Compliance with federal statutes to protect America’s bird population has long been a challenge for the energy industry--particularly with respect to transmission lines and wind farms--due in part to the limited availability of permits for accidental avian deaths. In 2013, the US Fish & Wildlife Service (USFWS) took a step to address this challenge by issuing a regulation to increase the opportunities for developers to obtain programmatic permits under the Bald and Golden Eagle Protection Act, 16 U.S.C. § 668 et seq. (BGEPA). A successful challenge brought by the American Bird Conservancy, however, has stopped the new permitting program before it could get off the ground. In addition, USFWS has initiated a regulatory review process to consider changes to the permitting program.
The BGEPA imposes strict liability for eagle “take,” which is defined by the statute as “to pursue, shoot, shoot at, poison, wound, kill, capture, trap, collect, destroy, molest, or disturb.” 16 U.S.C. § 668c. The BGEPA also authorizes USFWS to institute a permitting framework for “programmatic take” for entities that may accidentally take eagles in the course of otherwise lawful activities. However, the USFWS permitting program has been slow to develop. USFWS programmatic permit regulations enacted in 2009 limited the permit term to five years, which did not correspond well with the much longer life span of many large-scale projects.
In response to criticism of the time limits in the 2009 rules, USFWS issued a new rule in 2013 extending the eagle take permit term to 30 years. 78 Fed. Reg. 73707 (Dec. 9, 2013). The extended permit duration would provide greater certainty to developers by covering a larger portion of the expected operational lifetime of projects, while still allowing USFWS to closely monitor eagle protection measures over time. Id.
In 2014, however, the American Bird Conservancy filed suit in the Northern District of California, challenging the permitting rule. The American Bird Conservancy claimed that USFWS did not allow for public comment and did not prepare an environmental impact statement as required under the National Environmental Policy Act, 42 U.S.C. § 4332(C). Although bald and golden eagles are no longer protected under the Endangered Species Act, 16 U.S.C. § 1531 et seq., the American Bird Conservancy believes that liberalizing eagle take permits will impact endangered species that share their habitat. The Conservancy also asserted that USFWS violated the BGEPA and the Administrative Procedure Act.
In August 2015, the US District Court for the Northern District of California ruled in favor of the Conservancy and remanded the rule on NEPA grounds. The Court concluded that the USFWS had “failed to show an adequate basis … for deciding not to prepare an EIS–much less an EA.” The Court rejected the USFWS’s reliance on categorical exclusions, finding that the Service failed to establish that the decision was merely procedural in nature. The Court also held that the Service had failed to address whether the highly controversial nature of the action triggered NEPA requirements. The Court remanded the 30-Year permit rule to the USFWS, which means the maximum term for Eagle Take Permits is again limited to five years.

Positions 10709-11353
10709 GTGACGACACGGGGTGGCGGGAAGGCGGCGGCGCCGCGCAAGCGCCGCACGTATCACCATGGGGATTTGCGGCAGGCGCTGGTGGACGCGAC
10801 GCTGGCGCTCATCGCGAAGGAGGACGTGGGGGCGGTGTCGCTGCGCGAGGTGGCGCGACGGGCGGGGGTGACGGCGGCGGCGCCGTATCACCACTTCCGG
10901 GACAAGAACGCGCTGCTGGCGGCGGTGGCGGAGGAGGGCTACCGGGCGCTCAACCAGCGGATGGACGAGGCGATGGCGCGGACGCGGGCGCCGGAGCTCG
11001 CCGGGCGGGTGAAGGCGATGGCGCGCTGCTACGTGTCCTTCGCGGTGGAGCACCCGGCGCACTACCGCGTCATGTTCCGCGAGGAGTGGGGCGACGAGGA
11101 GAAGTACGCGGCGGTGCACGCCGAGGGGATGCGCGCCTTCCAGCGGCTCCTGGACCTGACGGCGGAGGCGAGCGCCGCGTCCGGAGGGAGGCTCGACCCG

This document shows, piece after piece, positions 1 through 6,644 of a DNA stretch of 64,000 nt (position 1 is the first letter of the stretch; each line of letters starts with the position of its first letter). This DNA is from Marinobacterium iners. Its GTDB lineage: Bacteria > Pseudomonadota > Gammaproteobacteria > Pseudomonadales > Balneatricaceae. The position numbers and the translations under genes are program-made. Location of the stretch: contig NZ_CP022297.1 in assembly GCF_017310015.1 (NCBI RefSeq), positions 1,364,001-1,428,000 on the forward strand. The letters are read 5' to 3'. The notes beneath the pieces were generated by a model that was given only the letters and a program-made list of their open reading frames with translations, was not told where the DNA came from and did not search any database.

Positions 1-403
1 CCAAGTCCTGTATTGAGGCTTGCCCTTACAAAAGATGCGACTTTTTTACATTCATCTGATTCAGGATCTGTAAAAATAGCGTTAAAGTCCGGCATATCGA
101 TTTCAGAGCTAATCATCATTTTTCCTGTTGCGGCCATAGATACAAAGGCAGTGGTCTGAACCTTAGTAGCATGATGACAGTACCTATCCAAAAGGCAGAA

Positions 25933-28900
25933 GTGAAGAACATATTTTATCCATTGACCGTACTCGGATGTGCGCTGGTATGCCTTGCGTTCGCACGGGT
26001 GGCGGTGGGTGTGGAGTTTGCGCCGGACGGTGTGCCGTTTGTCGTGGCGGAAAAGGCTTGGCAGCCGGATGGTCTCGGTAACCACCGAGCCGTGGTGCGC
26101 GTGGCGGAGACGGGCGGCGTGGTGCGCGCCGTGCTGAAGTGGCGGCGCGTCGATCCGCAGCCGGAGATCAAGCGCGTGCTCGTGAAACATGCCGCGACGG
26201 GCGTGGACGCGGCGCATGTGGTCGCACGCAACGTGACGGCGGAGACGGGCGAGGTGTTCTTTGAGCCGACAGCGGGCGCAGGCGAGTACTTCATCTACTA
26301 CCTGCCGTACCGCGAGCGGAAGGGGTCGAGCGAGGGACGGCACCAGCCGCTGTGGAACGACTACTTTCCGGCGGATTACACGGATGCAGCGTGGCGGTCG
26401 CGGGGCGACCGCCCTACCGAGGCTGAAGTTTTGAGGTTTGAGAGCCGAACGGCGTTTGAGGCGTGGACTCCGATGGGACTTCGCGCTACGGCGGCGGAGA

While the ruling requires USFWS to comply with NEPA before re-issuing the rule, the practical implications may not be significant given a 2014 announcement that USFWS would be conducting a NEPA review of the eagle permit program.
New Regulatory Review Process
The regulatory framework for eagle permits was under NEPA review even before the Northern District of California’s ruling was issued. On June 23, 2014, USFWS issued a Notice of Intent (NOI) for the preparation a NEPA document to support a full-scale reassessment of the agency’s eagle permitting program. 79 Fed. Reg. 35564 (June 23, 2014). The NOI provides that USFWS has identified “a number of priority issues for evaluation,” including programmatic permit conditions and compensatory mitigation. Public scoping meetings were held in 2014. USFWS is aiming for a draft NEPA document in 2015-2016, followed by a final NEPA document and regulations in 2016-2017. Thus, the USFWS NOI has initiated a process for developing potentially significant changes to the eagle permitting program by 2017. USFWS may include the 30-year extension in the forthcoming proposed rulemaking and NEPA document.
While it is too early to speculate on the outcome of the USFWS regulatory review process, the stakes for the energy industry are high. USFWS has brought several high-profile enforcement cases in recent years under federal avian protection statutes, and programmatic take permits could be an important compliance tool for avoiding enforcement for accidental eagle deaths. The issues that USFWS intends to evaluate through the regulatory review process could lead a more flexible permitting program that a greater number of regulated parties would choose to participate in. Interested parties, including wind farm operators and other entities that may require eagle permits, should therefore consider participating in the USFWS NEPA and rulemaking processes.